Residents fascinated at showing

People at Augusta Technical College check out blueprints for Richmond County's $1.1 billion master plan for revitalization.

Would Ed Bowman like to see an Augusta with landscaped roadways, thriving retail sections and highway corridors packed with businesses providing jobs?


"Of course I would," said the Augusta resident and commercial property owner. "Augusta has always been known for one big thing: the Augusta National. Let's let the world get a peek at something else than the Washington Road side of town."

Bowman's hunger for a grander city was fed Thursday when planners for the Augusta Sustainable Development Agenda revealed details of the $1.1 billion facelift of Richmond County.

"I'm excited about it," Bowman said. "I just hope they see it through."

John Shields, the president of Shields Design LLC that designed the plan, presented a blueprint of changes for the urban, suburban and rural sections of the county to about 150 people at Augusta Technical College's auditorium.

The master plan that was 16 months in the making drew mostly positive feedback from audience members, but also raised questions about the realism of such an intensive overhaul.

"The plan is brilliant ... it's a masterpiece," said David Penix, an attendee and the owner of an Augusta commercial real estate firm.

Penix said the recovering economy in Augusta provides an open door to build new homes, parks, infrastructure, roadways and cleaner neighborhoods, which are all outlined in the master plan.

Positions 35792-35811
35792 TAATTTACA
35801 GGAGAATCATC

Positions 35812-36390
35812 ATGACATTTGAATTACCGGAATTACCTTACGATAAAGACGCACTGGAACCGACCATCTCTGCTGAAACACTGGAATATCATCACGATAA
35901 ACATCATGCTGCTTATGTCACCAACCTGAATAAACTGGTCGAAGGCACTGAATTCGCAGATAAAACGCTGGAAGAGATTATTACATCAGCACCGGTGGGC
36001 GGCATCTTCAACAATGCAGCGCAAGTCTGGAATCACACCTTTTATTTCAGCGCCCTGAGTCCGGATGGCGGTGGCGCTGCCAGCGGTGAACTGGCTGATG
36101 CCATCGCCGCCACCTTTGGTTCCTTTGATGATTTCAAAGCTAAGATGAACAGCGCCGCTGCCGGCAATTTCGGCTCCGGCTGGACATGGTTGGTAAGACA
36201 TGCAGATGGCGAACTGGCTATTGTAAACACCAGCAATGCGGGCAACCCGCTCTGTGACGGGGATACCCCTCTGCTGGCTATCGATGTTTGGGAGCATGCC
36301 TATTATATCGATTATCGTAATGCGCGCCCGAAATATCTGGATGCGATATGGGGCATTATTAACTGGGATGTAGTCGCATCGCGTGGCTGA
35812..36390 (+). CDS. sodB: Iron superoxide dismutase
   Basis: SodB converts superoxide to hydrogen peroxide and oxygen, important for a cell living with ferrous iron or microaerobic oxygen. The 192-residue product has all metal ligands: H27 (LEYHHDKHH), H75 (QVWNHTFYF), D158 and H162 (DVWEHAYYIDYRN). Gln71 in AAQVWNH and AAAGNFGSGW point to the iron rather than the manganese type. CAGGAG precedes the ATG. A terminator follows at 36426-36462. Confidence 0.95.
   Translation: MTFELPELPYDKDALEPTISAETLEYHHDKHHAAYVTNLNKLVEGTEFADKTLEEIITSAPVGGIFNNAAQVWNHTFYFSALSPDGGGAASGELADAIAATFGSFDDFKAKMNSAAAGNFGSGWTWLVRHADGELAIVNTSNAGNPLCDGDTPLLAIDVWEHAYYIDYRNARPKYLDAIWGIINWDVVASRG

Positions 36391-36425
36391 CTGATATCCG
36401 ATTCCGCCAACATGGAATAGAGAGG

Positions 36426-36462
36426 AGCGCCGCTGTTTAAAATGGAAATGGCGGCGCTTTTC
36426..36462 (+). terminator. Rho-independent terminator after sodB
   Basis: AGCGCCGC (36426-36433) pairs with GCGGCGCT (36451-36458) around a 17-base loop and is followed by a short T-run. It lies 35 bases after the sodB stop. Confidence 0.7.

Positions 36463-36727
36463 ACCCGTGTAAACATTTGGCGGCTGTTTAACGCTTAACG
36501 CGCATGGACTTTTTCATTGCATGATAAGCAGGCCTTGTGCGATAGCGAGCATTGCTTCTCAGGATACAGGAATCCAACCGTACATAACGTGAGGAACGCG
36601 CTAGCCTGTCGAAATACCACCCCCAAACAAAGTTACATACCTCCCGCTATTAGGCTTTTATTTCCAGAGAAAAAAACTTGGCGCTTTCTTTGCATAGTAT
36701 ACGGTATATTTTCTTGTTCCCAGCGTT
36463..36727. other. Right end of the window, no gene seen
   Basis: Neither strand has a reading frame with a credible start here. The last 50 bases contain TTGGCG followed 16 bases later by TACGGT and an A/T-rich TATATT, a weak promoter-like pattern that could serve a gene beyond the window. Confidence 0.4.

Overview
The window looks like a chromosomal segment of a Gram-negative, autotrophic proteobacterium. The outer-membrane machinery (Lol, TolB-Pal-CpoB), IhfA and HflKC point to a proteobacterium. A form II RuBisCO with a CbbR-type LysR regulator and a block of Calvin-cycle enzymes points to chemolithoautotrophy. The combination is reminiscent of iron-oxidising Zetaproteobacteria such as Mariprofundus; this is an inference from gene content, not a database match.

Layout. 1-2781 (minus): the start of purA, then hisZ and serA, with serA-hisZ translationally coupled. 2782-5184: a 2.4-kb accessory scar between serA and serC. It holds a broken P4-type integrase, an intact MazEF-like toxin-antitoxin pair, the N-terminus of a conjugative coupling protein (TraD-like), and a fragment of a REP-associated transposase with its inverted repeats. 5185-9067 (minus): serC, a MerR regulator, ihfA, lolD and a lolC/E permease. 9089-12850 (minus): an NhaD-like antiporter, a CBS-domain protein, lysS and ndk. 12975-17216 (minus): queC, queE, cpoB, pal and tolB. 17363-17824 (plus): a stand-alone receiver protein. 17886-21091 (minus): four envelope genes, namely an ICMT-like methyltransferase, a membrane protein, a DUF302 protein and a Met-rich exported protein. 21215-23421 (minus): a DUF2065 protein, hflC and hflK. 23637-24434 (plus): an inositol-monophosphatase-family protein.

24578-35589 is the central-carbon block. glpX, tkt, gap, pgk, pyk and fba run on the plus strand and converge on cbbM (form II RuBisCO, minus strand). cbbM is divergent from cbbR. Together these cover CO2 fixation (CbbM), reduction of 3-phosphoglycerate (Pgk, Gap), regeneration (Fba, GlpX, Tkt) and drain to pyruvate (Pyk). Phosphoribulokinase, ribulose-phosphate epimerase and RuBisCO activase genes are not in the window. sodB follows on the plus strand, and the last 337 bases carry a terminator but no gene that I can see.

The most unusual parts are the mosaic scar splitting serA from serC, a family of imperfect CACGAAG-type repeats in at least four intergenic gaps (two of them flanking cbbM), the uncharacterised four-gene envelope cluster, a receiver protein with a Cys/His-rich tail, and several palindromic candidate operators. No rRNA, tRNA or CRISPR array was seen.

Those ideas need to be sustained by people who can afford to buy the homes, shop in the retail centers and support the infrastructure, said Erick Montgomery, the executive director of Historic Augusta.

"It's very ambitious, and in order to realize all of this, it seems like we need to populate more income, better jobs," Montgomery said. "This is the land-use plan, but is there a plan to put in place so all of this can come into reality?"

Shields said that is where the community must come into play. In order for the revitalization of area to become a reality, groups must come together to implement changes and begin construction projects.

He has called for the organization of an Office of ASDA Implementation, which will be a fully staffed office to carry out the ideas of the plan.

"This is no the end of the plan," Shields said. "It's the beginning. It's a starting point."

Richmond County master plan to be unveiled today